Show Less
Restricted access

Communicating Care at the End of Life


Carey Candrian

While health care at the end of life is changing, the language for talking about treatment options and patient preferences around the end of life is taking longer to change. This book carefully details the way language shapes decisions around end-of-life care. Using ethnographic research from two sites that offer emergency care and end-of-life care – a hospice and an emergency department – the author illustrates common themes around language use that serve as microcosms of the larger healthcare system in the United States. The sites have different purposes for providing care, yet the themes from both serve as guidance and reflection for other areas of caregiving.
The language used to talk about death holds consequences and opportunities for understanding and making decisions about care practices. This book uses personal stories and perspectives from patients, family members, and medical workers to paint a picture of some of the issues and tensions individuals and caregivers face. With an aging population – one that represents a major public health challenge in the twenty-first century – Carey Candrian argues that examining the care we provide for individuals, especially aging individuals, is fundamental to creating a developed, ethical, and engaged society.
Show Summary Details
Restricted access

Chapter 3. The Many Ways We Use Language


Discourses influence the way we understand life and death. For me, a particular discourse, like a particular model of care, orients us to the world a particular way. Even more, a discourse of care, like emergency medicine or hospice care, for instance, gives us a way of understanding and a way of feeling about death. A particular language influences what we value and what we take to be true, right, and worthy of pursuit. Therefore, to say that there are multiple or competing discourses of care is to say that there are competing ways of understanding life and death, arising with different vocabularies, different ways of interacting, and of making decisions. The more interesting thing is how each discourse and way of understanding life and death is produced, reproduced, and maintained.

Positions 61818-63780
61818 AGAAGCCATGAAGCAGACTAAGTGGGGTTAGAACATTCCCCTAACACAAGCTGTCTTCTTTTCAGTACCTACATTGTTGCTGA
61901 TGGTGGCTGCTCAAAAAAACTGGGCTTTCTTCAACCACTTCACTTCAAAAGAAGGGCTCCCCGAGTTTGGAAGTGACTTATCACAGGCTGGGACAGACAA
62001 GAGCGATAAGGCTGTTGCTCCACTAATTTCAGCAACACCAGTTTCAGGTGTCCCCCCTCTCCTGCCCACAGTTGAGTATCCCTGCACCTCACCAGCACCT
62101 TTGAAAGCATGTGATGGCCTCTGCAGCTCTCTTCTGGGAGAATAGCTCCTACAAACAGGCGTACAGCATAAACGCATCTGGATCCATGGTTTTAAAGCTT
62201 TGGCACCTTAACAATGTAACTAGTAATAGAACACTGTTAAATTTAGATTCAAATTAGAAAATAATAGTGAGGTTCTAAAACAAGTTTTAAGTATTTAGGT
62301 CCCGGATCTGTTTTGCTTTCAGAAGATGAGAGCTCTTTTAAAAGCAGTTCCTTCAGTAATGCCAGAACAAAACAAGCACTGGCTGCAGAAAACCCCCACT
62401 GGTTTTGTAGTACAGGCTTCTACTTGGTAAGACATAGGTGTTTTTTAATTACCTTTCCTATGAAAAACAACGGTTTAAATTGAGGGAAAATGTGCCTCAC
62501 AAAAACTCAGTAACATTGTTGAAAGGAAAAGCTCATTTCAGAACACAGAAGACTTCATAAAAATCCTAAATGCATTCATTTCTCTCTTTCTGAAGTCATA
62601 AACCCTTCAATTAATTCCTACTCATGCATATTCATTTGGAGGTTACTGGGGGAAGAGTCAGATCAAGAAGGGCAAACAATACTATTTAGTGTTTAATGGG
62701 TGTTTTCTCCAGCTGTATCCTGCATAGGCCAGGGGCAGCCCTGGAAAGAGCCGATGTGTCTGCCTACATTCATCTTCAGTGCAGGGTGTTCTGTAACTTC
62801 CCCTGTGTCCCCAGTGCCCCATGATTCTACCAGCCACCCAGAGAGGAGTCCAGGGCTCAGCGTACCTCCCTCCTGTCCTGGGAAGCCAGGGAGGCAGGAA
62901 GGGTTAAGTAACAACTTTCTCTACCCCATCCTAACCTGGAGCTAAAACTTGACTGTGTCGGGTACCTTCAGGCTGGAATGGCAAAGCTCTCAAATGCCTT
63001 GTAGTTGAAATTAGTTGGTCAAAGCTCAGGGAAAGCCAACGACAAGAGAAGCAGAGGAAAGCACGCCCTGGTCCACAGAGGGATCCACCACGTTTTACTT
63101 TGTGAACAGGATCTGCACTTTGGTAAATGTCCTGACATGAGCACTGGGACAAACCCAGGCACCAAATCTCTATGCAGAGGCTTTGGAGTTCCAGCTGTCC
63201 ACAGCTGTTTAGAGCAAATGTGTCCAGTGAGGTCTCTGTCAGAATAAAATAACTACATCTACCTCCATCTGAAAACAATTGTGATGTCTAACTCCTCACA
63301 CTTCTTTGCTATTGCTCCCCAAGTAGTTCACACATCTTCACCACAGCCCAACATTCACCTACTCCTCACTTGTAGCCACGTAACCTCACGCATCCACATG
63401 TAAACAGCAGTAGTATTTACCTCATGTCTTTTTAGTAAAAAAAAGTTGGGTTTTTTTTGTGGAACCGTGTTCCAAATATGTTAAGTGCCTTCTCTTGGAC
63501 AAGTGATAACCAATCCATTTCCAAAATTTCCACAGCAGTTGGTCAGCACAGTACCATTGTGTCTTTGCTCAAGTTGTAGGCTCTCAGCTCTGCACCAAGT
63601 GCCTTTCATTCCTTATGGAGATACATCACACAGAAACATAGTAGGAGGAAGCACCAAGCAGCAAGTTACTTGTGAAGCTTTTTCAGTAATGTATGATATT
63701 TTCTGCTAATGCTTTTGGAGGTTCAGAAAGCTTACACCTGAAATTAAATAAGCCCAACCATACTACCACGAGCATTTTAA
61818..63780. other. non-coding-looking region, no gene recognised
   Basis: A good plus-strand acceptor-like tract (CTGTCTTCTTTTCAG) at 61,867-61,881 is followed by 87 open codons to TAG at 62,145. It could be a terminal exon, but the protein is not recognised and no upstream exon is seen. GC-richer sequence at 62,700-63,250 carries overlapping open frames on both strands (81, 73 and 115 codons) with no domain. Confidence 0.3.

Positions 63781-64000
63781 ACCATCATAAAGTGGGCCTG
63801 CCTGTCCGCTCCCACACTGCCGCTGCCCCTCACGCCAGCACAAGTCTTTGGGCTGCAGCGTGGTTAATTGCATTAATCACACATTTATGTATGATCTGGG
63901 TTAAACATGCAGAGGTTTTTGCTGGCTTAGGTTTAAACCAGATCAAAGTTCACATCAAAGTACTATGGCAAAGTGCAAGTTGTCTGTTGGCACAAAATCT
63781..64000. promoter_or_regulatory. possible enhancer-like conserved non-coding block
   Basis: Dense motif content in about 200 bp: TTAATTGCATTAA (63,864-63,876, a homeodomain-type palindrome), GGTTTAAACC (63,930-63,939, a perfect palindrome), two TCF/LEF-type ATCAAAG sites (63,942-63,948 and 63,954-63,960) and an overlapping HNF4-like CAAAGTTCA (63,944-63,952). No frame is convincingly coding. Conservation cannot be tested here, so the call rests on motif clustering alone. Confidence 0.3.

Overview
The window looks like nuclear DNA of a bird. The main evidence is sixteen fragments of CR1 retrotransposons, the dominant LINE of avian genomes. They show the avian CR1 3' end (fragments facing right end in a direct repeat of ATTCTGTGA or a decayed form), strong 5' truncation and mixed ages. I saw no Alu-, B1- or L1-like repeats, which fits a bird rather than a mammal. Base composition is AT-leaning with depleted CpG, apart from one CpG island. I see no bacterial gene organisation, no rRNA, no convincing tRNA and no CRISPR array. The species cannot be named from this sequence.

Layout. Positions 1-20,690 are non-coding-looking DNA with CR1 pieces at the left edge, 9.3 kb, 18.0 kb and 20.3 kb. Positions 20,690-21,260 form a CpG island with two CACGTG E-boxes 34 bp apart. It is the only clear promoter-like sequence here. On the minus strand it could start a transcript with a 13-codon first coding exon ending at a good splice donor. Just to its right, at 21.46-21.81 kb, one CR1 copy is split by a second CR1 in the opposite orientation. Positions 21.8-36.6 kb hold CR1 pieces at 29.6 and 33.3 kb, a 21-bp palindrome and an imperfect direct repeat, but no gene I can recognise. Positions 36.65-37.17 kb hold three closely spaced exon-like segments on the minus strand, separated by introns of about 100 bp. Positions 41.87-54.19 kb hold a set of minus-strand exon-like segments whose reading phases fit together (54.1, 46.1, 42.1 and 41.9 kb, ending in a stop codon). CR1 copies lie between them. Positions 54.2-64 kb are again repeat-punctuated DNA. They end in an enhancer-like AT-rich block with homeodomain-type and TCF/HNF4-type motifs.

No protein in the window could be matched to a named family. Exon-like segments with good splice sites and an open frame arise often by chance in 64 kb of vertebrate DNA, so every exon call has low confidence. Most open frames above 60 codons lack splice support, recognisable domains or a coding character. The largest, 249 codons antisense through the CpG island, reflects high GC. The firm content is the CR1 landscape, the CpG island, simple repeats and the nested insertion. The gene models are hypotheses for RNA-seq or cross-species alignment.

By focusing on how discourses orient us to understand life and death in a particular way I have been most interested in language and the way we all use certain vocabularies to achieve certain ends and make distinctions over others. Therefore, I take language seriously and have gained insight from Watson (2003), who underscores that language is not just a tool we use to describe actions; rather, when we speak, we also act. Even more, we bring things into being in large part through the language that we use—and don’t use. And when we speak, our words put boundaries around meanings. For example, the ← 35 | 36 → words used to describe diagnosis, treatment, and remission have set...

You are not authenticated to view the full text of this chapter or article.

This site requires a subscription or purchase to access the full text of books or journals.

Do you have any questions? Contact us.

Or login to access all content.